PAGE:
RESIDENTS of a popular town have said it will be ruined by newbuilds which are a "monster" and won't fit in.
Bromley Council received plans for four new apartment blocks up to 18 storeys high in January on Penge High Street.
Hadley Property Group and Clarion Housing Group intend to build 250 new flats and the ground floor will include space for shops.
But businesses and locals fear it will kill the high street if Blenheim Shopping Centre is knocked down to make way for the development.
Michael Payne has lived in Penge for 17 years and organised the Stop the Blenheim Centre Redevelopment campaign which now has 2,480 signatures.
The 61-year-old told MyLondon: "I looked at this and I was just utterly appalled. I mean, it just looked so completely wrong from the very inception.
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"Something that appeals to a lot of people, particularly with families, is that we don't have massive tower blocks."
Ian Barrington, 64, has owned Designer Drapes on the high street for more than 35 years.
He said: "I look at this [road] as being a shopper's high street. They're not really considering what shops are wanted, or whether the high street survives.
"It's just going to be a monster that's going to kill it. There will be four years of development going on and this high street won't survive that."
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Rebecca Williams, 46, said she moved to the Bromley borough to live in a house near parks, not a block of flats.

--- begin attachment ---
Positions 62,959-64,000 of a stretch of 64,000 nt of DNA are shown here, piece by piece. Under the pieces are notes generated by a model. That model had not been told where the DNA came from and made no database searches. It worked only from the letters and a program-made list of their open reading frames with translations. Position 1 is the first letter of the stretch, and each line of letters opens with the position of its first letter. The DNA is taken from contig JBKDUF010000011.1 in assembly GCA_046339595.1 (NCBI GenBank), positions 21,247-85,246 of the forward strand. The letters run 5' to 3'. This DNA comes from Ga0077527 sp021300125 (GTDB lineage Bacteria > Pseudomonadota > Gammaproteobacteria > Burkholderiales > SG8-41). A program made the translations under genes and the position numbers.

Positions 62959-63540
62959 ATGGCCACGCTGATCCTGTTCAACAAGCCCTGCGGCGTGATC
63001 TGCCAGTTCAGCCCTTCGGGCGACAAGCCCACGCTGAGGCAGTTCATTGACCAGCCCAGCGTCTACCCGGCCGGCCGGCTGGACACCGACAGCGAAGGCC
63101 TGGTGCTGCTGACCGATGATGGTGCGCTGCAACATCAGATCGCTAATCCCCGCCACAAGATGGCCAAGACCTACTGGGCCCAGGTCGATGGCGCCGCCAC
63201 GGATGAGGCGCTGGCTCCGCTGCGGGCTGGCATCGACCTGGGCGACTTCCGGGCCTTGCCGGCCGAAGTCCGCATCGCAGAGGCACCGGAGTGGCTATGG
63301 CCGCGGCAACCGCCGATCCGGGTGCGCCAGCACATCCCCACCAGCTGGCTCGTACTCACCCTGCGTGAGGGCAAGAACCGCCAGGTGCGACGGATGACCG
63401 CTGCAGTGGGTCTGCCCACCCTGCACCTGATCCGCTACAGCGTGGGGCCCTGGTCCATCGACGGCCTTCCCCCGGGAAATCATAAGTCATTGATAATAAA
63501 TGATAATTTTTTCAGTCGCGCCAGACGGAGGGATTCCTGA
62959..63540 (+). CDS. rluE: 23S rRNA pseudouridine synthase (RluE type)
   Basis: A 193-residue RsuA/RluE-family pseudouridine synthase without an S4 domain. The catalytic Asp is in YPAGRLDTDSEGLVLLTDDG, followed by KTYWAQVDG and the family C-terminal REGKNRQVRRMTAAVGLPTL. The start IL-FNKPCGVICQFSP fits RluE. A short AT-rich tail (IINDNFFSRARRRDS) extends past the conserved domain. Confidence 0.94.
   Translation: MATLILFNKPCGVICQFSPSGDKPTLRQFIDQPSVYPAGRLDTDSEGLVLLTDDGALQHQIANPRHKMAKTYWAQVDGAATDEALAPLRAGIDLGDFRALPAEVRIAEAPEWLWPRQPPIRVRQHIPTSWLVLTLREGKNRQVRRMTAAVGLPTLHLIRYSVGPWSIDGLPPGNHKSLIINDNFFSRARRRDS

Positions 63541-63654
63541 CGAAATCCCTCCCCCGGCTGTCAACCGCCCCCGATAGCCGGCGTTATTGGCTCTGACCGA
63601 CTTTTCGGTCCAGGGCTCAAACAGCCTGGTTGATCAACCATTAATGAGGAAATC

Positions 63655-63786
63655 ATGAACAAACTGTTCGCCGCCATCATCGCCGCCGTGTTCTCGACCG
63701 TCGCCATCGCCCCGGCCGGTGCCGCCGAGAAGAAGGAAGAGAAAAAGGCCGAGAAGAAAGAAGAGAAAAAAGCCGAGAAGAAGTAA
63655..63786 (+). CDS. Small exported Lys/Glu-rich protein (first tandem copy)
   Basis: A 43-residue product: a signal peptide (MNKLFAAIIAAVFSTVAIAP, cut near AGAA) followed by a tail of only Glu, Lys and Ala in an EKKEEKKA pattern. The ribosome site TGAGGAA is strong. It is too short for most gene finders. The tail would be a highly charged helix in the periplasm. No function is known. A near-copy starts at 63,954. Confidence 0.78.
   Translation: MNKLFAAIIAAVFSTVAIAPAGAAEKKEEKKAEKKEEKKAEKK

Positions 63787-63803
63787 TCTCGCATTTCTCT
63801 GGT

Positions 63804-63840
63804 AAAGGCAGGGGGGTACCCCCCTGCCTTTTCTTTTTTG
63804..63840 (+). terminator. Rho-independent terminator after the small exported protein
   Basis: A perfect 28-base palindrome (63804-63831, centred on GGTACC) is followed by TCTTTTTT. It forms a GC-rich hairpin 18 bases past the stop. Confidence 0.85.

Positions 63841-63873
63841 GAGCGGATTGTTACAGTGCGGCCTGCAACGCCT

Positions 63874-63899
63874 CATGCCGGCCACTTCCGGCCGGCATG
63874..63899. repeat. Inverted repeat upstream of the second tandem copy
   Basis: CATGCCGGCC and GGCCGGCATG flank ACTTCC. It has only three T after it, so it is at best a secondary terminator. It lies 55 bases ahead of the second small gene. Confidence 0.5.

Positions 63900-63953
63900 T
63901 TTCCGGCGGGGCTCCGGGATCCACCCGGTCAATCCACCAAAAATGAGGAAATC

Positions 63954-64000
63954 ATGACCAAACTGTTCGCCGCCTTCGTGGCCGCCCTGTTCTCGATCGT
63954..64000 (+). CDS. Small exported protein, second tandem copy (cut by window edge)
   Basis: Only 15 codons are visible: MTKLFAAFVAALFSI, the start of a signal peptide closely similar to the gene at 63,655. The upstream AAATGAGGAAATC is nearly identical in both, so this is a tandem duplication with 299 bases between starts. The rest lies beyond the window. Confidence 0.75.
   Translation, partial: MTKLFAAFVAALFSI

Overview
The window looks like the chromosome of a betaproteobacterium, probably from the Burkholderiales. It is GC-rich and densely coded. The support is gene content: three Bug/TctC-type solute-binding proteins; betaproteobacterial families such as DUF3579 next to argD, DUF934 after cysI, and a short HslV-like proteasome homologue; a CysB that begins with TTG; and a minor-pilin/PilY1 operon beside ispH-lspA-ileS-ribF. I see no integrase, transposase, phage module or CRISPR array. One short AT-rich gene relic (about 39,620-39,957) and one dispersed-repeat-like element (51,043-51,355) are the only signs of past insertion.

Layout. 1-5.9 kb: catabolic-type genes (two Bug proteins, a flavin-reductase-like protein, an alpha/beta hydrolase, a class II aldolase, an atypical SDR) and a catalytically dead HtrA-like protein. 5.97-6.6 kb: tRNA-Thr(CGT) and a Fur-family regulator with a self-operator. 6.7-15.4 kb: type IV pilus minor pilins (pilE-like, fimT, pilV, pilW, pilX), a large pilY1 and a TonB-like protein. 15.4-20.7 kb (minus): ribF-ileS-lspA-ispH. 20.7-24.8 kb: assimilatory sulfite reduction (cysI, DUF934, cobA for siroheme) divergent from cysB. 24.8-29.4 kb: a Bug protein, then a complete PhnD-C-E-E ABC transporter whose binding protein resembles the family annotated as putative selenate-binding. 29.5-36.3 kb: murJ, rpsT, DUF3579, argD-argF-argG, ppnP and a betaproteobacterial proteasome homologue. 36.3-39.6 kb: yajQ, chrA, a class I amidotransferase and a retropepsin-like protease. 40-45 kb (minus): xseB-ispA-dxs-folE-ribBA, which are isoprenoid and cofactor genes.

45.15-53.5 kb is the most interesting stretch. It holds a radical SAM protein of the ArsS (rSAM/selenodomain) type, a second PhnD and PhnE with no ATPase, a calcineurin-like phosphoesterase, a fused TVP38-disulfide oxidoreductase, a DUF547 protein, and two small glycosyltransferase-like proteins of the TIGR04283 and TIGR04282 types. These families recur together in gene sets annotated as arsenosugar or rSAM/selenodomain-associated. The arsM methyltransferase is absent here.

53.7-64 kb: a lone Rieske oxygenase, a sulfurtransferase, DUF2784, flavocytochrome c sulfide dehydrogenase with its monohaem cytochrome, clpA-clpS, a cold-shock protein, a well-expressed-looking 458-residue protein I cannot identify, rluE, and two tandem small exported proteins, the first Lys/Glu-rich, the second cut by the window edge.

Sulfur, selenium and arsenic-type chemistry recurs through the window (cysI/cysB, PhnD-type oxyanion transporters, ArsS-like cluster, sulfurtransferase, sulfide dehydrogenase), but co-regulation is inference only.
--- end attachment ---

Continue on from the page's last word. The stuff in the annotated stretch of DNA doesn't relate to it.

However, Robert Carney, 59, supports the redevelopment and said "Penge needs it" because the area is "very rundown".
He has owned Carney’s shoes and repairs in the Blenheim Shopping Centre for almost 40 years.
A spokesperson for Clarion and Hadley said: "We have been working closely with Bromley Council, local residents and neighbouring businesses for over two years as part of our plans for Penge, and this will remain the case.
"While proposed new development can often bring some resistance, our plans have been met with wide-ranging support among those who recognise the clear need to regenerate a tired shopping centre and provide vital affordable housing.
"We have used valuable public feedback to amend the design of the project throughout the planning process, including to the height of the buildings.
"Any further compromise on height will reduce the number of affordable homes delivered, something we are firmly committed to maximising at this site – especially with close to 3,000 on the borough’s housing waiting list.
"It has always been our intention to invigorate and complement Penge’s much-loved high street with a range of new uses and the reprovision of local favourites, such as Iceland.
"Our proposed new public realm is much more inviting, inclusive and a lot safer than what is currently on the site – and transforming the unused rundown car park rooftop into a public street art gallery has been very popular with both local residents and art lovers from further afield.
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"We are committed to playing our part in the ongoing transformation of SE20 and believe that our proposals reflect that."
The Sun has also contacted Bromley Council for comment.
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